Former Chicago Homicide Detective Jacqueline “Jack” Daniels has seen it all, lived through it, and has the stories to tell. She’s put away legendary serial killers, like The Gingerbread Man, but every step of the way, she’s paid a price. She’s lost friends, family, relationships, even her partner (no, actually, he’s still around. Harry’s like a cockroach that way.)
Shaken is the seventh official book in the Daniels series (though she’s been the subject of many short stories, and the series characters have found their way into additional anthologies and side projects.) She’s suffered plenty, but Konrath has always been willing to swing his heroine on a pendulum from happiness to suffering, and this story is no exception.
The author continues rolling his familiar characters; Daniels, her partner Herb Benedict, her first partner, Harry McGlade, and others, through a constant swarm of cliffhangers. He does this by bouncing across several timelines; Jack as a rookie cop, Jack and Herb as veterans, and present day – where Jack finds herself facing off with the one serial killer she’s never been able to capture; Mr. K – potentially the most murderous serial killer ever to inhabit the U.S.
Fans of the series get what they enjoy from their favorite characters. Konrath unveils events in Jack’s past that shape the character she was when she first appeared in Whiskey Sour in 2005. He treats readers to the dichotomy of Benedict in his 30’s and his 50’s, and Harry, well, some things never change. Despite the many comic turns, Konrath never lets his characters far from misery, using two decades as his playground to put them through all sorts of unpleasantries.
As always, the devil is in the details, and Konrath spares no expense. He masterfully creates a scene; whether he is describing triggers to a psychopathic killer’s childhood development, laying out the sounds and smells of dismemberment, or describing the tenements of low-rent Chicago. He describes the city as it is now, and as it was 20 years ago, with careful historic detail. Even better are his descriptions of some of the fashion trends of the ‘80s.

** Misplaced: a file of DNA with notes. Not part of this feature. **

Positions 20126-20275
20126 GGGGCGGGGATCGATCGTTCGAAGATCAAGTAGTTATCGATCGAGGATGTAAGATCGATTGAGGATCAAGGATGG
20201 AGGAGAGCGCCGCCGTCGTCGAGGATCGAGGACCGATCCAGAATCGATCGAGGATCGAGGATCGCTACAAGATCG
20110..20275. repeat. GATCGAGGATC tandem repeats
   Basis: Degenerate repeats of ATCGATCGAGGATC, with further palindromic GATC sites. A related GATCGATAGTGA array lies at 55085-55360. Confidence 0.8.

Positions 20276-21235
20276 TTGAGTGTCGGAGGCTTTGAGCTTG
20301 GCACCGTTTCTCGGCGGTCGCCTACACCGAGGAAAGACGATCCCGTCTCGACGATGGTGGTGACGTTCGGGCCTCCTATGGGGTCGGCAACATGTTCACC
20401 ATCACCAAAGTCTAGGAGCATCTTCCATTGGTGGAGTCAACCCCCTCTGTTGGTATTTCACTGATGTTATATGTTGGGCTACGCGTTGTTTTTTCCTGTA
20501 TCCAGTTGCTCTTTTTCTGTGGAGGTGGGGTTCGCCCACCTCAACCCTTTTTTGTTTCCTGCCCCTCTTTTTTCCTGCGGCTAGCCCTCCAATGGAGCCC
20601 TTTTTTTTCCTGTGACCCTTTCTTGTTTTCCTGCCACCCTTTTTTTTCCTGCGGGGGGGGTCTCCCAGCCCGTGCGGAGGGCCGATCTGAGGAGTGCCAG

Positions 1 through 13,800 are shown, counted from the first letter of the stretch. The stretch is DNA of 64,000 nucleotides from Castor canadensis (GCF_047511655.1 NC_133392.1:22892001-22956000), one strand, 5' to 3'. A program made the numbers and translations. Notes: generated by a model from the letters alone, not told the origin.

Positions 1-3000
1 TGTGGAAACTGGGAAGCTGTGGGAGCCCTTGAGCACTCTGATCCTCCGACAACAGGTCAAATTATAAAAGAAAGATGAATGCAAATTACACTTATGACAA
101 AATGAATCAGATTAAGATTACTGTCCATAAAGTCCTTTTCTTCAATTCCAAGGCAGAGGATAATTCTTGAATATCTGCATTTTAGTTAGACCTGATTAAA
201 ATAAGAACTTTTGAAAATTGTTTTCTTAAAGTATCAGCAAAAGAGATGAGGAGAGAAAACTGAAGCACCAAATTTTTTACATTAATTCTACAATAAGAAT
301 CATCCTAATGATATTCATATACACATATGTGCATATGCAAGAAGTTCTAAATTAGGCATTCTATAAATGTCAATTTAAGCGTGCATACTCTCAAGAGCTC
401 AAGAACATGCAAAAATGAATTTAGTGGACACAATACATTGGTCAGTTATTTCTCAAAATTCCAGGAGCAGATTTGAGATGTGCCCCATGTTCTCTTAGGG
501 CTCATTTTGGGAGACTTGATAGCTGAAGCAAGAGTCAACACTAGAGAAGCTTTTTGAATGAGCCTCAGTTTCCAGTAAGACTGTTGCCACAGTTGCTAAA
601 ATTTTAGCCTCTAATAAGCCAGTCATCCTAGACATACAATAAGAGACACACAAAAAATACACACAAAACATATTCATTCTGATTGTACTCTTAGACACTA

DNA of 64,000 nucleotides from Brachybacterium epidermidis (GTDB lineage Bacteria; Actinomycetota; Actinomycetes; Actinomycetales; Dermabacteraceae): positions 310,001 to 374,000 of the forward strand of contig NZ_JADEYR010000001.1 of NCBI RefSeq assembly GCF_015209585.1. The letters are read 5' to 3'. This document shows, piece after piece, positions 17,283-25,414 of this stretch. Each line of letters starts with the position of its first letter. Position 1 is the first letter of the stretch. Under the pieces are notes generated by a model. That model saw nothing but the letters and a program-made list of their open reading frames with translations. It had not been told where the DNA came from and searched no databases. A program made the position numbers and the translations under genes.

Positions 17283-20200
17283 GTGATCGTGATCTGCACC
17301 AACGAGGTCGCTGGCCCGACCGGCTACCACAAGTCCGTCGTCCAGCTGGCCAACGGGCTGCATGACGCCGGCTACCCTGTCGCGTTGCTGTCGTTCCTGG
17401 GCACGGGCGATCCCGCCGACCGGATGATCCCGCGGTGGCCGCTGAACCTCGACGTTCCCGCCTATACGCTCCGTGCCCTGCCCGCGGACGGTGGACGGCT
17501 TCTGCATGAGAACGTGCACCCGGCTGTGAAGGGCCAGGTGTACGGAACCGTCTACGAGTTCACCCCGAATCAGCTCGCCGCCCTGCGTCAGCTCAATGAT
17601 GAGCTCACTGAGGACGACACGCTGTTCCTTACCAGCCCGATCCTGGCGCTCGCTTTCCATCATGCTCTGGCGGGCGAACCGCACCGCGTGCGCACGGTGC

Konrath uses the freedom of the eBook format to present the story in its original, non-linear format, and a second time, with the action unfolding according to the story’s timeline. As he says, readers are welcome to comment on which they enjoy more once they’ve compared the two versions.
Shaken is a great blend of in-the-moment horror, and series fan nostalgia. Konrath knows how to put his characters through unimaginable agony, while creating a camaraderie and banter that summons belly laughs. This story is a trip down memory lane, peppered with bits of callback humor that series fans will truly enjoy. Konrath is famous for his ability to promote his work, but not shamelessly. At no time did reading this feel like a cheap commercial to buy his previously released stories.
As mentioned in the author’s afterword, readers can expect another collaboration between Konrath and thriller author, Blake Crouch (check out a review of Crouch’s Run HERE.) Each author brings their own blend of terror and humor to the table, and their previous collaborations, including Serial, and Draculas (along with F. Paul Wilson & Jeff Strand) were very good at what they were attempting to be. (Note: Serial and Draculas were trying to be two very different things!)
Visit J.A. Konrath’s official site at: http://www.jakonrath.com.
Visit Blake Crouch’s official site at: http://www.blakecrouch.com.